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Discussion Week 4: Ghosts Become Visible Reading [J Tales]: Review: “Introducti

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Discussion Week 4: Ghosts Become Visible
Reading [J Tales]:
Review: “Introduction” to Japanese Tales
“Very Kind of Him, No Doubt” (#28)
“A Model Demon” (#97)
“Hell in Broad Day” (#216 pp. 313-314)
[OL] The Taiheiki, “The Suicide of the Protector of Etchû”
Bring Japanese Tales and “The Suicide of the Protector of Etchu” to zoom discussion!
Useful information about the sources of the tales:
What are SETSUWA? Short didactic fictional tales (often claiming to be non-fiction) that were disseminated in edited collections during the medieval period.
Two important collections of setsuwa that appear in Japanese Tales
Konjaku Monogatari shû (Tales of Times Now Past), early 12th c., circa 1120.
Uji Shûi Monogatari (A Collection of Uji Tales), early 13th c.
Useful information about tales you will be analyzing (you do not have to write out answers to these questions):
#28 “Very Kind of Him No Doubt” from Tales of Times Now Past
Ban no Yoshio was exiled in 866 and died in 868. How does this story reflect older beliefs about goryô and ekijin? What is new about it?
#97 “A Model Demon” from A Collection of Uji Tales
In this story, the same monk who had a vision of Michizane (Nichizo/Doken) meets a demon who is really more like a hungry ghost. How did he become demonic? Why do you suppose he isn’t pacified?
#216 “Hell in Broad Day” from Tales of Times Now Past
Again, what elements seem older? What is new?
[OL] “The Suicide of the Protector of Etchû” from the Taiheiki.
Wikipedia on the Taiheiki: “The Taiheiki is a Japanese historical epic (gunki monogatari), written in the late 14th century. It deals primarily with the Nanboku-chô [1336-1392], the period of war between the Northern Court of Ashikaga Takauji in Kyoto, and the Southern Court of Emperor Go-Daigo in Yoshino.” This episode, however, concerns a fisherman who runs into the ghosts of three samurai warriors (the governor of Tôtômi, his brother, and nephew) and their wives, who had died many years previously in the Genpei wars (1180-85). During the war, when the men found themselves surrounded and outnumbered, they sent their wives out in a boat to commit suicide by drowning, and then committed ritual suicide and burned their castle. The first part of the story gives the historical tragedy; the second part, a ghost story related to that tragedy.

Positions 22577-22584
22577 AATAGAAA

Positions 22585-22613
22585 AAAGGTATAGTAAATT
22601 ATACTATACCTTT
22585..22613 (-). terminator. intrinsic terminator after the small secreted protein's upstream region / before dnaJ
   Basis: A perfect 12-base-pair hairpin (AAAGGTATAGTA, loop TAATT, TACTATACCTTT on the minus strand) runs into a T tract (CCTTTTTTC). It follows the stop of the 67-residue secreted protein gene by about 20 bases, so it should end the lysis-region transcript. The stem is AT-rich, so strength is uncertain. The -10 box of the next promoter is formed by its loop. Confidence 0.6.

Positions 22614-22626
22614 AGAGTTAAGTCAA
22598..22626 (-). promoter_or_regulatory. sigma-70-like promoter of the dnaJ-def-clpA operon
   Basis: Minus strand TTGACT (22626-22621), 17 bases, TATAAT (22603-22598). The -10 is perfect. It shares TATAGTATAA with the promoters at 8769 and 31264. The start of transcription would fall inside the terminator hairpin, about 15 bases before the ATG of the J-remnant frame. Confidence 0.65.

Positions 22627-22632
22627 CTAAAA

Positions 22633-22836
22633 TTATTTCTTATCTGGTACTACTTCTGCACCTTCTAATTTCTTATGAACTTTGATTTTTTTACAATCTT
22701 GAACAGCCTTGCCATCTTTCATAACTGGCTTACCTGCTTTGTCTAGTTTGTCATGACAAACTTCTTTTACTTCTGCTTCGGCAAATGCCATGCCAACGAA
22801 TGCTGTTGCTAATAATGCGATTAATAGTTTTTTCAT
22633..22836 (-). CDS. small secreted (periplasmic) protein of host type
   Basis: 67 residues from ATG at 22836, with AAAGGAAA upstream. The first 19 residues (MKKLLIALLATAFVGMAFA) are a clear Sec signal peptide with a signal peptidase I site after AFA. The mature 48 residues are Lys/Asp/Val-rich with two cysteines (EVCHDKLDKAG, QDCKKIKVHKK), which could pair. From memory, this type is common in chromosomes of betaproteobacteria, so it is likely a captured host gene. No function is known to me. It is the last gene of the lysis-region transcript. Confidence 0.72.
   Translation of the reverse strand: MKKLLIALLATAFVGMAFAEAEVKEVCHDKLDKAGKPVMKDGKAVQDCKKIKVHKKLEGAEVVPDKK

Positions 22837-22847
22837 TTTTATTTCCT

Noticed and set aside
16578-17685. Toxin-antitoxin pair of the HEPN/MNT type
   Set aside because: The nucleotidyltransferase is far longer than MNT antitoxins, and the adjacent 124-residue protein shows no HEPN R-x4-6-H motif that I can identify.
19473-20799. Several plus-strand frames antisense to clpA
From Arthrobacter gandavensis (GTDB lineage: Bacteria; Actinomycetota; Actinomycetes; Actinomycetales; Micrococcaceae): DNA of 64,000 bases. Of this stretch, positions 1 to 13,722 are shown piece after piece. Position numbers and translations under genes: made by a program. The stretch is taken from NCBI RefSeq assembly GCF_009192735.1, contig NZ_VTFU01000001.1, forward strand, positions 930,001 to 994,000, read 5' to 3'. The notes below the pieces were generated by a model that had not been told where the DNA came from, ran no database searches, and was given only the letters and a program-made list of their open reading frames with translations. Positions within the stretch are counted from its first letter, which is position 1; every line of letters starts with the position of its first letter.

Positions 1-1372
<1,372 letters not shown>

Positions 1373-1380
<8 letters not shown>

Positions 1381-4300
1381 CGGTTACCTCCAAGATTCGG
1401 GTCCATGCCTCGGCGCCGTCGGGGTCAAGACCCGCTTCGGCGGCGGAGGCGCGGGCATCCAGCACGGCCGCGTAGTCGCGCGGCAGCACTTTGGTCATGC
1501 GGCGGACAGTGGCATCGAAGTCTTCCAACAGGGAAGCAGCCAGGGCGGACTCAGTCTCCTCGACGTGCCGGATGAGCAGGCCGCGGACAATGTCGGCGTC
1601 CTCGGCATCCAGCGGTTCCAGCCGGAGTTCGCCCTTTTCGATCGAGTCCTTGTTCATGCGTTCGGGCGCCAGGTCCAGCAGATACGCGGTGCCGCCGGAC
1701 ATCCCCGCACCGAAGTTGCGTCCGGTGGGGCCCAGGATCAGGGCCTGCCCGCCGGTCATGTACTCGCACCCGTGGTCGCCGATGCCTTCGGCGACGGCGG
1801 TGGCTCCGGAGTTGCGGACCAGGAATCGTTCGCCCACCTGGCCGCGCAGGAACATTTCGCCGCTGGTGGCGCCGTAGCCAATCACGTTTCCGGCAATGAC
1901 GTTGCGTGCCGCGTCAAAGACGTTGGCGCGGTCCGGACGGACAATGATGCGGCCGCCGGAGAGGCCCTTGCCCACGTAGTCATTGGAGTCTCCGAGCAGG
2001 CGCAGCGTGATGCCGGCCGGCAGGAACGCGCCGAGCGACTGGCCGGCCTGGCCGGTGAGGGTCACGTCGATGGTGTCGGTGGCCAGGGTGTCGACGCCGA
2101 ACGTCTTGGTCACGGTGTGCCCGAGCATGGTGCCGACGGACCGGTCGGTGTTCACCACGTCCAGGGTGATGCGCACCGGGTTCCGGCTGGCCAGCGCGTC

The Taiheiki dates from the late 14th century, and so the attitude conveyed towards ghosts in this story is relatively late compared to the others. What elements of this story are similar to previous ghosts stories? What elements are completely different from previous ghost stories?
DISCUSSION QUESTIONS Answer all the question
1. Answer the following questions for “Very Kind of Him, No Doubt” (#28), “A Model Demon” (#97), “Hell in Broad Day” (#216), and McCullough, trans. Taiheiki, “The Suicide of the Protector of Etchû.” (For more information about these stories, see the reading questions.)
a. Who do you think is behind the story — that is, who might be the author/patron? A priest from a Buddhist temple? Shinto/Taoist priest? Aristocrat?
b. Who do you think was the likely audience? Aristocrats? Commoners? Both?
c. What is the goal of the story? Entertainment? To teach a lesson? If the latter, what is the lesson being taught?
d. Who might benefit from this story? For example, will it bring more believers into a temple or shrine?
2. How are the ghosts represented in each story?
a. What do they look like? How do they fit into the models of ghosts so far (angry ghosts, hungry ghosts, demons)?
1). Are they the same as those models?
2) What is new/different?
3. In each story, who can see the ghosts?
4. Given the analysis above, and what you’ve learned in classs, what order would place these stories in chronologically? Why?
General Question to consider:
1. Why do you suppose ghosts become visible to ordinary people during this period? Can you see any hints in the stories themselves?
Will do everything above for a B Grade plus:
1. Shows independent and creative thinking about the issues or problems raised.
2. Style of writing is not only clear and well-organized, but is vivid and lively, showing elements of personal style.
3. Examples chosen support argument and are analyzed in concrete detail, rather than simply summarized.
1. Will not simply summarize the text being analyzed.
2. Will be organized to make a clear argument.
3. Will include appropriate quotations from the texts to be analyzed (with page numbers). Quotations will be explained to show how they support your argument.
4. Will utilize secondary sources (readings, lectures, any outside sources), with page numbers, URLs, or dates (for lectures), to support your argument (see “Citation Form” below). If you use readings or other sources from outside of the course FOR THE TAKE-HOME EXAM, provide a bibliography at the end. Failing to properly cite sources will lower your grade.
5. Will not simply quote from secondary sources without explaining those quotations.
6. Will correctly distinguish between the author, translator, narrator, and characters in the story. For example, do not confuse Royall Tyler (the translator of Tale of Genji) with Murasaki Shikibu (the author of Tale of Genji). And do not confuse Murasaki Shikibu (the author of Tale of Genji), with the character Murasaki in Tale of Genji or with the narrator of Tale of Genji (an unnamed lady-in-waiting).
7. Will use SPELL CHECK and will be copy edited for common mistakes like “their/there/they’re.” Names, including authors of secondary materials, will be spelled correctly. Titles will be appropriately underlined, italicized, or in quotation marks (see “How Titles Should Be Indicated” below).

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